DOWN ON THE FARM: Coaching the runners on at the pig racing during May’s International Hansa Day in Kaunas.
VILNIUS - While hundreds of Lithuanians continue to emigrate each year, leaving their home soil to explore opportunities around the world, Vytautas Magnus University has a plan to inspire just the opposite: bring back migrants of Lithuanian heritage to live and breathe Baltic culture in Kaunas, for two weeks of summertime fun in a course called Refresh in Lithuania.
Refresh in Lithuania, now in its second year of existence, bore from the minds of coordinator Vida Bagdonaviciene and director of the Lithuanian Emigration Institute, Professor Egidijus Aleksandravicius, who has labelled the notion of returning to ancestral roots as “the odyssey of the contemporary world.”
One of the firsts of its kind, the project provides more than just a touristy experience: it’s a chance for so-called World Lithuanians to connect with local students, learn from lectures, enjoy excursions, and as Bagdonaviciene wrote, it aims in “strengthening the self-awareness of Lithuanians as a diaspora nation, conceived as inhabitants both of Lithuania and beyond its borders, composed of all individuals who have Lithuanian roots as an undivided nation, culture and history.”
And it all costs next to nothing.
Though base-camp for the two weeks will be Kaunas, organizers of the course from the Lithuanian Emigration Institute and Center of Emigration studies at the university have announced participants will get to explore some of the nearly forgotten corners of the nation.
Sprightly doctoral student and a coordinator of the project, Ingrida Celesiute, described World Lithuanians ideal for joining the course as being those who emigrated as children together with their parents, along with those of the third or even fourth generation children or grandchildren of Lithuanian emigres. Scattered around the planet, many of these contemporary migrants know little of the country where their ancestral blood stems from, and hardly retain connection with global Lithuanian communities.
“Lithuanian communities, for example in Australia, do not have very good contacts with Lithuanian communities in Belgium, or Spain, or elsewhere. So the idea was to give them all the possibility to meet somewhere, and that somewhere is Lithuania,” she beamed at the idea, talking to The Baltic Times in the grassy grounds of the Vytautas War Museum in May.
She believed the project, which is part of a bigger plan proposal, called the World Lithuanians Academy, could open new perspectives to both World Lithuanians, as well as countrymen who remain living within the borders. “It helps us, Lithuanians in Lithuania, to broaden our horizons, and to accept those who once left, and those who are leaving now. There are families who took their children when they were little, ten years ago, so now they are grown up, in their twenties… and they don’t really know what happens in Lithuania. What is the culture, the politics, the economics: and they want this. They desire for this knowledge. So that’s what we offer,” she relayed.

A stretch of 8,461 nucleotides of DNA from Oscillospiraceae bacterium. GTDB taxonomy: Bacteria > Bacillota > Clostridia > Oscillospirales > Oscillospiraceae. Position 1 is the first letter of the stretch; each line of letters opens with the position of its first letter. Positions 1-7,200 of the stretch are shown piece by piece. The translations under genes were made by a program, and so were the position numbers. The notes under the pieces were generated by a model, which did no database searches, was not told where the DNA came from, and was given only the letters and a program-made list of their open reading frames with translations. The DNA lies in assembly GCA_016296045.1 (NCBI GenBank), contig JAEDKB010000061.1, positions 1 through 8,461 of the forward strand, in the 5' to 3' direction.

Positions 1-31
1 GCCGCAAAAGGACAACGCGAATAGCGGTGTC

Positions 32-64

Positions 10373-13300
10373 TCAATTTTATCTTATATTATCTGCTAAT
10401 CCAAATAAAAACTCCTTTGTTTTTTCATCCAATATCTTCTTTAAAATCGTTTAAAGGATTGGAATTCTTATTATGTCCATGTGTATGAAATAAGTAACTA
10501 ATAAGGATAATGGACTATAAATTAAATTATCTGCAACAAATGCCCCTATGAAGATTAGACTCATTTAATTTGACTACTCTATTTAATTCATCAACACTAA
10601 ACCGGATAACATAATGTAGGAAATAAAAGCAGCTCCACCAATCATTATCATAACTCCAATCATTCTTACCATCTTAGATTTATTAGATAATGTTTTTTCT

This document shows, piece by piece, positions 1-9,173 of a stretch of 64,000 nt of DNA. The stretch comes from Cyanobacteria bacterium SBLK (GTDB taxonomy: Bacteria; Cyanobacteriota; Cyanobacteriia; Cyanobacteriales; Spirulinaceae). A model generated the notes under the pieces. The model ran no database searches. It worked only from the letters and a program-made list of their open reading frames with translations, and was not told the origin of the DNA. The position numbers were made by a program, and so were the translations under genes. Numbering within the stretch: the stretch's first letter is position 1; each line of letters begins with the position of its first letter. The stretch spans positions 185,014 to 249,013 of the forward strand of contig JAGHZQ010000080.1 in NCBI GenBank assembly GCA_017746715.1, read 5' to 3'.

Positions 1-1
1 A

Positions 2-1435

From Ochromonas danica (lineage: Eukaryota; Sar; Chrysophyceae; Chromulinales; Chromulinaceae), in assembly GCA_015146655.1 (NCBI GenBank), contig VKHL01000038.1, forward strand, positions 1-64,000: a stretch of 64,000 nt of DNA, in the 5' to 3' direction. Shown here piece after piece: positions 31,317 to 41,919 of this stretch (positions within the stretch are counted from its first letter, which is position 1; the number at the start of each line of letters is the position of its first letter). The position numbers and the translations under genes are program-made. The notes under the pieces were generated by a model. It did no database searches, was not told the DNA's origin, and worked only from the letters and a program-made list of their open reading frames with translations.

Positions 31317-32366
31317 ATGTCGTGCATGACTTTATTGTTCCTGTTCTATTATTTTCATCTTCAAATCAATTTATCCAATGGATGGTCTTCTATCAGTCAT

Among his works, Professor Aleksandravicius has written about the necessity for emigres to return to their elders’ homelands, and how those still inhabiting the country which they left “need to be conscious that, even if the majority of children of the diaspora speak English, German, Spanish or Portuguese, they are still the children of our Lithuanian nation.”
Today, emigration has never been easier for Lithuanians: since joining the European Union, and signing as a full-member of the Schengen Agreement in 2007, citizens of the country can move freely around much of the continent, as if it were a single state.
This form of emancipation, partially available since the demise of Soviet occupation in 1991, being able to travel and set-up life where you want to, is both a blessing and a curse, said Celesiute.
“It comes from the Soviet times - for so long we were locked, like in a prison, and we couldn’t go outside. So everything which came from abroad was something special. If you had a possibility to go abroad, it was like ‘wow.’ Everybody looked at you as if you were famous. I think we still have this mentality. Somewhere else is always better than here. I think it’s the worst thing, that it’s becoming a culture,” she said, denouncing the fact that children from an early age are fed the notion of migration as being ‘the way.’
“Their parents, their environment puts ideas in their heads that migration is good. Kids, for example: if you went into a school and asked, ‘who is thinking to study abroad?’ I think all the class would raise their hands. From when they are born, they hear about it. An uncle went to the UK to work. A sister went there to study. And it seems like a cool thing to leave Lithuania, be a world citizen, and not to stay here,” she said dolefully.
But while a multitude of Baltic folk are packing their bags and fleeing to find higher financial grounds, an equal amount of citizens are staying put, and working on fresh and vibrant concepts to showcase the originality of the culture which raised them.
Along with the team from Refresh in Lithuania, organizers of historical, film, and musical events such as, consecutively, International Hansa Days, Kino Pavasaris Film Festival, Vilnius Festival, and many more, were doing their bit in conveying to both tourists and locals alike, the joys which their heritage can offer.